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NAAE Virtual Book Club

2 Posts authored by: Tiffany Hoy

After two weeks of training and eight days of fair, I'm beginning to get back into a routine again and completing my Virtual Book club.  I started to fill in my plate and decided I am a crazy Ag Teacher, but I want this life style and I have a great husband and kids who walk it with me each day.  I must say I reflect many times on how I can utilize something the students love to do with making my teaching life easier.  I think laying out two plates has helped me see a few things I can try this year.  #naaereads



  • Only Ag Teacher
  • AET Online only class doing records
  • Integration of FFA, SAE, and Classroom/Laboratory Learning
  • Appoint animal handlers
  • Collaborate and discus science labs and math lessons with other teachers
  • Engaged English and Economics teachers into speech writing and science fair projects
  • Open door policy – door is always open and teachers are more than welcome to come into to use equipment
  • Welcome students each day at the gym.
  • Attend athletic events.
  • Chaperon snowball dance.
  • Welcome students to visit classroom animals
  • Post highlights of school activities and congratulate students in the hallway
  • Collaborate with other teachers on lessons
  • Landscape inside and outside of school
  • Shared field trips and speakers.


I looked at what I do and realized I really am a school based teacher, but I think as an agricultural educator we have to be school based.  What makes us a classroom teacher (three components of Ag Ed), leads us to being a school based teacher.  “Learning to Do” is what our students do within our classroom, “Doing to Learn” is taking what they have learned an applying both within the classroom, but also the school and community.  “Earning to Live” is once again tide to our classroom through record keeping and awards, but is also part of the school and community.  And finally “Living to Serve” is what we hope all people will do because this units all.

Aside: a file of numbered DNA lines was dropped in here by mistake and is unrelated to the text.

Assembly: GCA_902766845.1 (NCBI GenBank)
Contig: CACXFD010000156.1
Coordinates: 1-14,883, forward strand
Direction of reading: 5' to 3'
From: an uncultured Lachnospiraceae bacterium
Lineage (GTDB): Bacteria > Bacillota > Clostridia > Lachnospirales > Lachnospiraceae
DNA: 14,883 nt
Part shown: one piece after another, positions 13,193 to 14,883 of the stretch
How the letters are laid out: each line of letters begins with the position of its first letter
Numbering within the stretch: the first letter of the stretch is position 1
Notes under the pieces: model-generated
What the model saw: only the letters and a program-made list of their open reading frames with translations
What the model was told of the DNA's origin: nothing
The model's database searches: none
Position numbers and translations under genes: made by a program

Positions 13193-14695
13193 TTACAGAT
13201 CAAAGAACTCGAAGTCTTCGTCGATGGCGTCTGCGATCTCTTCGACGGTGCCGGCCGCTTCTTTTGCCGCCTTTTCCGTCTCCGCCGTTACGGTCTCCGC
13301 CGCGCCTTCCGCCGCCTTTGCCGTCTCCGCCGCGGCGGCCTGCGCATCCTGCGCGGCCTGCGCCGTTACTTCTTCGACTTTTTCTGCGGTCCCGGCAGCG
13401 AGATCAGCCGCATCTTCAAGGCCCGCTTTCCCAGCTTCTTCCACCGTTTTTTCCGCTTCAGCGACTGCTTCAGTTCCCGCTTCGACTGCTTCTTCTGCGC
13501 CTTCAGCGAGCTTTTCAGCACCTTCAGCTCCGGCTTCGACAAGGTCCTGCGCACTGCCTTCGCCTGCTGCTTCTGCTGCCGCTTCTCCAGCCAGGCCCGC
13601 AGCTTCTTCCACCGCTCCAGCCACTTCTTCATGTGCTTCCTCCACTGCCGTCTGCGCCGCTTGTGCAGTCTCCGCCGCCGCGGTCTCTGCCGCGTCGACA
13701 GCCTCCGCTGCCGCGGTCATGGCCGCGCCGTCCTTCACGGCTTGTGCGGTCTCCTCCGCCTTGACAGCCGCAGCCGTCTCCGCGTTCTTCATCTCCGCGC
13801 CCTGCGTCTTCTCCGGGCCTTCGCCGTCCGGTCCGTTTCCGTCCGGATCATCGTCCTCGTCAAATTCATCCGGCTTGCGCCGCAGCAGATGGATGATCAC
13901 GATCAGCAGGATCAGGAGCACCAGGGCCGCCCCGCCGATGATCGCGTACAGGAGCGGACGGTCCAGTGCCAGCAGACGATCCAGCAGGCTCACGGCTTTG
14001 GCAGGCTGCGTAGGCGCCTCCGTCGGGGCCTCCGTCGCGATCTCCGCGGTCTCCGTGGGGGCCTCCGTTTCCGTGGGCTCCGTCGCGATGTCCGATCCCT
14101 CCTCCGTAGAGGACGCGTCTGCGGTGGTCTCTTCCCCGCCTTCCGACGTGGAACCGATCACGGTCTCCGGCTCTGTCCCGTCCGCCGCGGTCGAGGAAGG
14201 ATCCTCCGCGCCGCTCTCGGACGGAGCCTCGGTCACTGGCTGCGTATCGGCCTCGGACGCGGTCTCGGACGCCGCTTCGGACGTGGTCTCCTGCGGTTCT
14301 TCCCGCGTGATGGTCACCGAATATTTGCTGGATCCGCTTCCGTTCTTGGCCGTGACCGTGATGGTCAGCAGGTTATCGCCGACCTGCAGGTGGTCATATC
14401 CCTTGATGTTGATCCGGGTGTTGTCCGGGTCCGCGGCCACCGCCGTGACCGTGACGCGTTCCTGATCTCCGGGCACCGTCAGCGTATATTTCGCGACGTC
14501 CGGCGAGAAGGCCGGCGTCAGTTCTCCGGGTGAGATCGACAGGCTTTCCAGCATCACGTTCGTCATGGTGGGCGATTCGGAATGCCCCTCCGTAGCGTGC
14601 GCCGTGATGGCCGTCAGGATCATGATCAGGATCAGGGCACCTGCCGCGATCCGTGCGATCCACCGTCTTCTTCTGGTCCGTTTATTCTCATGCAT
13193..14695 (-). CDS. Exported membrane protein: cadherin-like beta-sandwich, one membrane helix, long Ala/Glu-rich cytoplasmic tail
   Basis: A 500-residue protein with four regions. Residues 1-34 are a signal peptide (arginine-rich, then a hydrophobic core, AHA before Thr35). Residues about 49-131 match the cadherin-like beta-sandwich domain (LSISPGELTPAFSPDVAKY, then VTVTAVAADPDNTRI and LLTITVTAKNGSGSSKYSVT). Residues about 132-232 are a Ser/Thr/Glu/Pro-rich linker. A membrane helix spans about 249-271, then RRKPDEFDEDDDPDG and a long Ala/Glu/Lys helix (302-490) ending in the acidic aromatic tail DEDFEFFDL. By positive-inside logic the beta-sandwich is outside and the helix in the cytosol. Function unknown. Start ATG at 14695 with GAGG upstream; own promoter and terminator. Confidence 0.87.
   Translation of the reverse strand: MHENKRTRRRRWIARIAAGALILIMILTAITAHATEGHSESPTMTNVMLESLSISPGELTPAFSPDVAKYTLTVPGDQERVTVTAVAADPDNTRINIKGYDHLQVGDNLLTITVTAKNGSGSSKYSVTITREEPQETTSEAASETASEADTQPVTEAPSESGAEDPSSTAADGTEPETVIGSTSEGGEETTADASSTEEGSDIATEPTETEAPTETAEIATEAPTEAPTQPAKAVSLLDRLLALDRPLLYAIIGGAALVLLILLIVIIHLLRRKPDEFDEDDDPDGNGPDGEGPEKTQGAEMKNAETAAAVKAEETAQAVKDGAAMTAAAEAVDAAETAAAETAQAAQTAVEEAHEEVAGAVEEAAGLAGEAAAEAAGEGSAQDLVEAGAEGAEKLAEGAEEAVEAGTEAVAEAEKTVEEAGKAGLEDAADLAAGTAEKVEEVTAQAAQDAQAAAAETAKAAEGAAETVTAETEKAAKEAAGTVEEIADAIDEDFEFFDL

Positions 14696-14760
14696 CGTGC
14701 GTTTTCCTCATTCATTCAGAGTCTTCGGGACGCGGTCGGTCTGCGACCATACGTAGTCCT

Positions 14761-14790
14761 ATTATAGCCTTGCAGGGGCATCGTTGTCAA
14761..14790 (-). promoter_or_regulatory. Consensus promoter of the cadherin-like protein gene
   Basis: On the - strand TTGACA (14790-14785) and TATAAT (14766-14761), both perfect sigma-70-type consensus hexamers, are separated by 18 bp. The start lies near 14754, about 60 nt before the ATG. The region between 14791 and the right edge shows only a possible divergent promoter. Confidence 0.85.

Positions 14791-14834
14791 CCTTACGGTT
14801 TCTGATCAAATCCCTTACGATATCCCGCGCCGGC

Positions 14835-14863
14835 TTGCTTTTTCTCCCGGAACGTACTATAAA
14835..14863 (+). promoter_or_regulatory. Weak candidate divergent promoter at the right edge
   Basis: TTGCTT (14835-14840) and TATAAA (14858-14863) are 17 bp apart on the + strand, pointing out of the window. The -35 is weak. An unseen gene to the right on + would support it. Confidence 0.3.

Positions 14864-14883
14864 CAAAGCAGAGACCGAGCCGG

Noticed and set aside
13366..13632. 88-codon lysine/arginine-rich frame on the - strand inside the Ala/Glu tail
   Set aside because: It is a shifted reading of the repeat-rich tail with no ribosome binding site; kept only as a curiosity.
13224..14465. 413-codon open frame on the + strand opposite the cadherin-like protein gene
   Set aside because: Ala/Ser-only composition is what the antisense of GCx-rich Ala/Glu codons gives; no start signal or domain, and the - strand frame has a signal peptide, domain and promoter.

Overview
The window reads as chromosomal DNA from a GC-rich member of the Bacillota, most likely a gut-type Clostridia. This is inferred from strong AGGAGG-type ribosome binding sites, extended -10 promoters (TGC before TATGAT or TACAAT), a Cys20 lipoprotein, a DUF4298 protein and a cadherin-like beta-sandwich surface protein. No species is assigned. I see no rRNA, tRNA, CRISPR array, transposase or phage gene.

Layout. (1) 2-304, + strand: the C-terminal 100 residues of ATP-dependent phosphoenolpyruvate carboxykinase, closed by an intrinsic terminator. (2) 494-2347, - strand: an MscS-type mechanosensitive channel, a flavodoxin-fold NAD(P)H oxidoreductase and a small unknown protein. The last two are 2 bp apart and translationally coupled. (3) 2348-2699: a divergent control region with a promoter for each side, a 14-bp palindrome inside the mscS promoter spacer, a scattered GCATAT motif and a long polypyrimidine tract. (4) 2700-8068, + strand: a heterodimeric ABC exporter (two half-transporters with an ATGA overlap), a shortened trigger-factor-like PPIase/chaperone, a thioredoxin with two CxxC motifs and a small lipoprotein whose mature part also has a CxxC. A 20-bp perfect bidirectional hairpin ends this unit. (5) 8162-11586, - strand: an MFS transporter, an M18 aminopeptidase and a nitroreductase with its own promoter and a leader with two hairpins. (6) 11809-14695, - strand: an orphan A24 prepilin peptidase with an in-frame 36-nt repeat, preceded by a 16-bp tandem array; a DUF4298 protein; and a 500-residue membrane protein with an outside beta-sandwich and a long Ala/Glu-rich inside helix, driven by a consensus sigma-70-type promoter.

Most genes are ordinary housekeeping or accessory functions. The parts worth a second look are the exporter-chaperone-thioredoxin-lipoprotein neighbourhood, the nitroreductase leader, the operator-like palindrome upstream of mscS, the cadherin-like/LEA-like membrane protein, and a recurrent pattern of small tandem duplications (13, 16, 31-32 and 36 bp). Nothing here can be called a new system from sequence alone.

I could always be more involved in the school, but I then question, how I give my family their much needed time. As my children grow, I begin to be pulled in other directions, such as dance, 4-H, etc.  This is a benefit too because I am connecting with younger students, home schoolers, and even other community families.  If anyone has a suggestion on how to get a none-Ag Teacher to serve as an FFA advisor, please share.  As we work with a skeleton staff, I’m to the point I need to bring another advisor on, but I’m not sure how to approach another teacher who is very supportive of the program and chapter. 

Part Two:

Refer back to Dr. Pysyk (page 74) who went out of his way every morning to greet students as they came into the building. After a while other staff members stood outside their classroom doors to greet students as well. Since school is not in session right now, this may be more difficult to implement. However, consider something that you can do to disrupt your routine for the better. How can you connect with students that you may not be doing already? Or what do you currently do to make sure that you connect with your students and set the tone for your classroom/school?

This past year I was assigned hallway duty outside of the gym and cafeteria each morning as students entered.  Most teachers told me they felt sorry for me, but I loved it!  I got to meet so many students and was introduced to students by other students. What really got my attention was how many students knew who I was, but I had never had them in class.  This made me realize they do take notice and the word it out about the crazy ag teacher.